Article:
We shouldn’t be wasting time on (Issue I oppose)

Something I read a lot in political discussion is the claim “We shouldn’t be wasting time on Issue X”. Almost invariably, the writer clearly has strong views on Issue X, supports the status quo, and is aware that some change has majority support. So, their best hope is to avoid any decision at all. Of course, while statements like this logically imply that the speaker shouldn’t waste their own time on the issue, this inference is rarely drawn. The same people who tell us not to waste our time on some proposed change will spend lots of their own time fighting against it.

Feel free to point to examples or, for that matter, counterexamples.

The Coal Cartel ? Why Adani’s prospects haven’t improved

In my recent piece in The Guardian, mostly about Adani, I observed

The paradoxes of Adani are mirrored in the global coal market. Despite a small increase in 2017, global coal production is below its 2013 peak. Yet prices have recovered strongly, yielding big profits to existing miners and offering a seemingly tempting prospect for new mines.

It turns out that this isn’t quite right. The benchmark Newcastle price, for low-ash coal with a heat content of 6000kcal/kg has risen strongly, to the great benefit of companies like Yancoal, Glencore and Whitehaven. It turns out, however, that this increase isn’t representative of the broader market. Prices for lower quality coal with lower heat content and higher ash content haven’t moved at all, with the result that the premium between higher and lower grades has grown dramatically.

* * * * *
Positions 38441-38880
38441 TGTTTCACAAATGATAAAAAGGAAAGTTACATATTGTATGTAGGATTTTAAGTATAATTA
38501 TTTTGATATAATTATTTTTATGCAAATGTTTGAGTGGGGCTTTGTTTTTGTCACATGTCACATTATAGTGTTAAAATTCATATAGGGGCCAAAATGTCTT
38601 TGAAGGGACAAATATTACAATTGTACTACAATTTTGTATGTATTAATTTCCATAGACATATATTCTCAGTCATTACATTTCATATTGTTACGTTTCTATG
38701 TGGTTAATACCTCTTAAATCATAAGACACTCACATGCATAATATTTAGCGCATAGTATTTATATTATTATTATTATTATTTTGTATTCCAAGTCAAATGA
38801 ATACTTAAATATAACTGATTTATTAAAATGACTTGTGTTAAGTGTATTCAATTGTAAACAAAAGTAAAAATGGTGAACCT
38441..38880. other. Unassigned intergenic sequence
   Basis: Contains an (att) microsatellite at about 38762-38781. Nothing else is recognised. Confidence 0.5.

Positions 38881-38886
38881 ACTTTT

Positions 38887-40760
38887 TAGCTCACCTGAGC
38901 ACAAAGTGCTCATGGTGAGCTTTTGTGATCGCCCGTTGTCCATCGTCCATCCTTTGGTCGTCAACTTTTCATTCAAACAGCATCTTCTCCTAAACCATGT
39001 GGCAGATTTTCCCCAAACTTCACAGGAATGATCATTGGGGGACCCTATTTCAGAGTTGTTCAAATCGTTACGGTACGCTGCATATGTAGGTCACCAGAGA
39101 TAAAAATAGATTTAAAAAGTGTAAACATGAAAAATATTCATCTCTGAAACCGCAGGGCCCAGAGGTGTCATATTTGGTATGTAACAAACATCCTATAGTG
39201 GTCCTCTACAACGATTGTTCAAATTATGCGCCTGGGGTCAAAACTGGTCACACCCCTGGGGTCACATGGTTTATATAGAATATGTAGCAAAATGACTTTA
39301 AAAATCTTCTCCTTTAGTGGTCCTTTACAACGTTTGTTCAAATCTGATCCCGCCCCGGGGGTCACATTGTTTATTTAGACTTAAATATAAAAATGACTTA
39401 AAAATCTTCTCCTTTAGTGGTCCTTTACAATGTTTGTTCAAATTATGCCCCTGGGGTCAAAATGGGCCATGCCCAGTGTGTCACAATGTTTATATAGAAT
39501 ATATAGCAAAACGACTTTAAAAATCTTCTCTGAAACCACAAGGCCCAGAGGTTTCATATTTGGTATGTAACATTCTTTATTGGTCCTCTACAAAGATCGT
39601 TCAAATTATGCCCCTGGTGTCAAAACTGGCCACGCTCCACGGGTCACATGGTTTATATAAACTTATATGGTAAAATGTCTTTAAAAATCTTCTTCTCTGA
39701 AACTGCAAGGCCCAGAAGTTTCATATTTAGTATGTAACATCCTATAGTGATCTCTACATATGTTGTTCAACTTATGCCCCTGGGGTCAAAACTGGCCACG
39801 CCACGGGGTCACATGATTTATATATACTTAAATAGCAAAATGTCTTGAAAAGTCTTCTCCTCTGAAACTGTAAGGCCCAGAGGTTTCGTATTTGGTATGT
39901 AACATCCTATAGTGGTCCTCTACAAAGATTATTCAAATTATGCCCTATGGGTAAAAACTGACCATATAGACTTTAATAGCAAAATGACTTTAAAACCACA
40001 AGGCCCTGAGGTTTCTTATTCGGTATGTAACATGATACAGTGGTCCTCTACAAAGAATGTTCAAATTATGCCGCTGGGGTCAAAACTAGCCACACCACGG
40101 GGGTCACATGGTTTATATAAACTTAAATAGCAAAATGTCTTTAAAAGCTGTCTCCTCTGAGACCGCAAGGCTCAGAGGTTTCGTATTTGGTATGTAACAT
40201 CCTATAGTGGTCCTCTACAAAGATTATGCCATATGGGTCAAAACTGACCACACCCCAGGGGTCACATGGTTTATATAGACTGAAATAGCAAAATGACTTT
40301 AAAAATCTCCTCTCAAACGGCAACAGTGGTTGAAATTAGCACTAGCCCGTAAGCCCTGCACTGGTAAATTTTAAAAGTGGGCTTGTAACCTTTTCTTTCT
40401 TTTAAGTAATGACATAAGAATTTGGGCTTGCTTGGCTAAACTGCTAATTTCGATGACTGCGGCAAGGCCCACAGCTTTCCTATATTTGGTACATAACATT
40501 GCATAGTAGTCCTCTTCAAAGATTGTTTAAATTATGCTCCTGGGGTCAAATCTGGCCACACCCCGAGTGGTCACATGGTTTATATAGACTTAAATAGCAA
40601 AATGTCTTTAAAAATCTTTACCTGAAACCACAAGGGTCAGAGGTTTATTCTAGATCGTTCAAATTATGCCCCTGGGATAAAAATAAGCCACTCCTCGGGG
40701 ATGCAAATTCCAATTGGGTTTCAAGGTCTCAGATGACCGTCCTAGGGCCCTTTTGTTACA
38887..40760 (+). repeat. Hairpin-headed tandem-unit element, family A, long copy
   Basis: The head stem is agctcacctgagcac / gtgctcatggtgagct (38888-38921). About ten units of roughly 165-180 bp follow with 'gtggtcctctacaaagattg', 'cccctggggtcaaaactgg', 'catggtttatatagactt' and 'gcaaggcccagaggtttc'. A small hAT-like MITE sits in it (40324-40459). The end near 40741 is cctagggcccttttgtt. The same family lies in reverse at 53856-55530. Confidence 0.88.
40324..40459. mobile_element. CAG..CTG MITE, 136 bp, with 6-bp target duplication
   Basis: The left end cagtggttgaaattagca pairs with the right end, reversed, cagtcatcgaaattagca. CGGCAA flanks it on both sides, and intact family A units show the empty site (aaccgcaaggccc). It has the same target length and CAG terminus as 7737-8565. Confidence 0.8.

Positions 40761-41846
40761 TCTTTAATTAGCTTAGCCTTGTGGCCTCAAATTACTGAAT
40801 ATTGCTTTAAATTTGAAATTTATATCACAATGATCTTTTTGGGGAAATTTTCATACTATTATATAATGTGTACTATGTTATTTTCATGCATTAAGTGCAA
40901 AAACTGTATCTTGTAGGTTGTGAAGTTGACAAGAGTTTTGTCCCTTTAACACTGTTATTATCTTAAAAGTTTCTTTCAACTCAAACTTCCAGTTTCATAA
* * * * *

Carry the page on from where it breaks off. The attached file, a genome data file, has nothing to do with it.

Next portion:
What’s going on here? One possible explanation is that Yancoal and Glencore, who produce the majority of Australia’s high-grade coal, have engaged in successful cartel behavior. Another is that the premium reflects shifts in demand (with China and India increasingly rejecting high ash coal, while Japan continues to demand high grade coal) and supply (few new mines are opening, and this has a bigger effect on the smaller market for high grade coal).

Whatever the explanation, most analysts agree that it is more likely to be resolved by a decline in the price of high-grade coal rather than an increase in the price of low-grade coal.

Where does Adani fit into all this. Most of the discussion I’ve found focuses on the premium between 6000kcal/kg and 5500 kcal/kg. Coal extracted from the Carmichael mine would be much lower quality, below 5000 kcal/kg.

Adani on life support

I have a piece in The Guardian under the headline Adani’s rail line cut shows project is on life support but still a threat to climate, starting with the observation

The recent announcement by Adani that it will halve the costs of its rail line to the proposed Carmichael coalmine by building a shorter, narrow-gauge line raises an obvious question: if such a massive cost-saving is feasible, why didn’t Adani go that way in the first place?

I also address the broader question

If coal is doomed, why has the price recoverd